Since the Congressional approval rating is around 15%, who do you think is going to come out on the short end of the stick Obama or Congress?

 Let’s look at a Rasmussen example of an unlikely presidential match up;

2012 Presidential Matchups

Election 2012: Obama 48%, Santorum 38%

 Based on this question:

1* What if the Republicans nominate Rick Santorum? If the 2012 Presidential Election were held today would you vote for Republican Rick Santorum or Democrat Barack Obama?

Santorum                   38%

Obama                                    48%

Some other candidate          9%

Not sure                     5%

 How many people even know anything at all about Rick Santorum? Few people even know who Rick Santorum is; much less know anything about his views or political history.

Everyone knows who President Obama is. How can you not? He is on Television every day!  Name recognition alone would produce the same results this poll.

 And why was it necessary to include the party affiliation in the question? It wasn’t, but it sure swayed the results.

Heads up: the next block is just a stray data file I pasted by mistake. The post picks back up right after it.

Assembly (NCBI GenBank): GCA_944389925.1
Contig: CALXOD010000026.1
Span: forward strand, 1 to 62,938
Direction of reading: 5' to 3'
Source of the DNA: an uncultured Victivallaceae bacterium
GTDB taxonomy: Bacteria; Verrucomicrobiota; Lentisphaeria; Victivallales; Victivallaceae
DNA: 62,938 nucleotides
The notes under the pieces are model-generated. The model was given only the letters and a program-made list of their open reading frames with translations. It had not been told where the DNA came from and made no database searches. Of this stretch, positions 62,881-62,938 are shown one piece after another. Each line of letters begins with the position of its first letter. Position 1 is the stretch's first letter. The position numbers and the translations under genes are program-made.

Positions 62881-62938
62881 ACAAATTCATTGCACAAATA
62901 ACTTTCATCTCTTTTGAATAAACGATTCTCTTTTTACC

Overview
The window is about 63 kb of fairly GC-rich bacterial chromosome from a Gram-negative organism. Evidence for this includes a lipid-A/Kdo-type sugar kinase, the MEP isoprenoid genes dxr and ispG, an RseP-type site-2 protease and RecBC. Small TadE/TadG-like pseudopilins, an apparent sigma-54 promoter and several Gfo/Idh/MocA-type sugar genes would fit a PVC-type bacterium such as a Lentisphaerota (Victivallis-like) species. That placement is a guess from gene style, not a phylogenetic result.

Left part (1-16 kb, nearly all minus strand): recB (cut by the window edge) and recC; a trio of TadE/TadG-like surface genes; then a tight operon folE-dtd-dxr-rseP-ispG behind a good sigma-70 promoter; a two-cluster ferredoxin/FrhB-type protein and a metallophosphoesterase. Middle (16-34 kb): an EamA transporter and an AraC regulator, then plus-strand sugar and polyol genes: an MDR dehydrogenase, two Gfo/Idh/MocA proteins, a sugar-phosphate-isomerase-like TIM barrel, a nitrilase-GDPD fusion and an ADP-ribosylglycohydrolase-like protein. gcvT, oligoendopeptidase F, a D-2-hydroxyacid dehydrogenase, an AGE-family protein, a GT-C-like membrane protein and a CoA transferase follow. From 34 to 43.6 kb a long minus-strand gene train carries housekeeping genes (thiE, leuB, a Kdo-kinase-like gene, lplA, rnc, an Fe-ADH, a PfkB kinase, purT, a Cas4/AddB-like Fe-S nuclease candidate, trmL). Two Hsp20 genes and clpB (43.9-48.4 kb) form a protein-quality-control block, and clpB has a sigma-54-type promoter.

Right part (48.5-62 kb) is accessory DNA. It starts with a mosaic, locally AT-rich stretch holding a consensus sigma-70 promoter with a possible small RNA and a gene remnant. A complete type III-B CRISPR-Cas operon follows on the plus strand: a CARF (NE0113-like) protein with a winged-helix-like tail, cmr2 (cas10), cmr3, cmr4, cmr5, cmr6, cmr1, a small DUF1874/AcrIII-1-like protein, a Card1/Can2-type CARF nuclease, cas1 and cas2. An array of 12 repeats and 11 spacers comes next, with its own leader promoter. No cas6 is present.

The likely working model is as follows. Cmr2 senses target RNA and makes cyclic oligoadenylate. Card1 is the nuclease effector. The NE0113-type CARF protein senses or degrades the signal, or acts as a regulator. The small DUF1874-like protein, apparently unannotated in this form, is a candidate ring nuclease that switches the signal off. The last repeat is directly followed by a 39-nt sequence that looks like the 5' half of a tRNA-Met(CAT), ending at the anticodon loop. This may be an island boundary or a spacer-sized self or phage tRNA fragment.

Here’s a polling question I would like to see the results from;

“If a democratic primary were held this summer would you be more likely to vote for:”

Barack Obama

Hillary Clinton

Some other Candidate

Not sure

What would those results yield and how would that sway the electorate?

Think that it hasn’t been thought about?

How about this question:

“If the election were held today, and a candidate like ‘Joe the plumber’ was running against Barack Obama, would you be more likely to vote for”

Barack Obama

Joe the plumber

Not sure

What would those results show?

Let’s change out focus from the Presidential election to Congressional Approval ratings

There are some polls which show a congressional approval rating of less than 14%. And considering Congress is comprised of both the Senate and the House of Representatives, let’s see how they did separately. 

This question from real clear politics; 

“Please tell me whether you think each of the following political office-holders deserves to be reelected, or not. How about the U.S. representative in your congressional district?”

    Deserves to be       Does not         Unsure    

              53%                          39%                 8%    


How about this one from Pew;

“Would you like to see your representative in Congress be reelected in the next congressional election, or not?”

    Yes                          No                   Rep. is not running (vol.) Unsure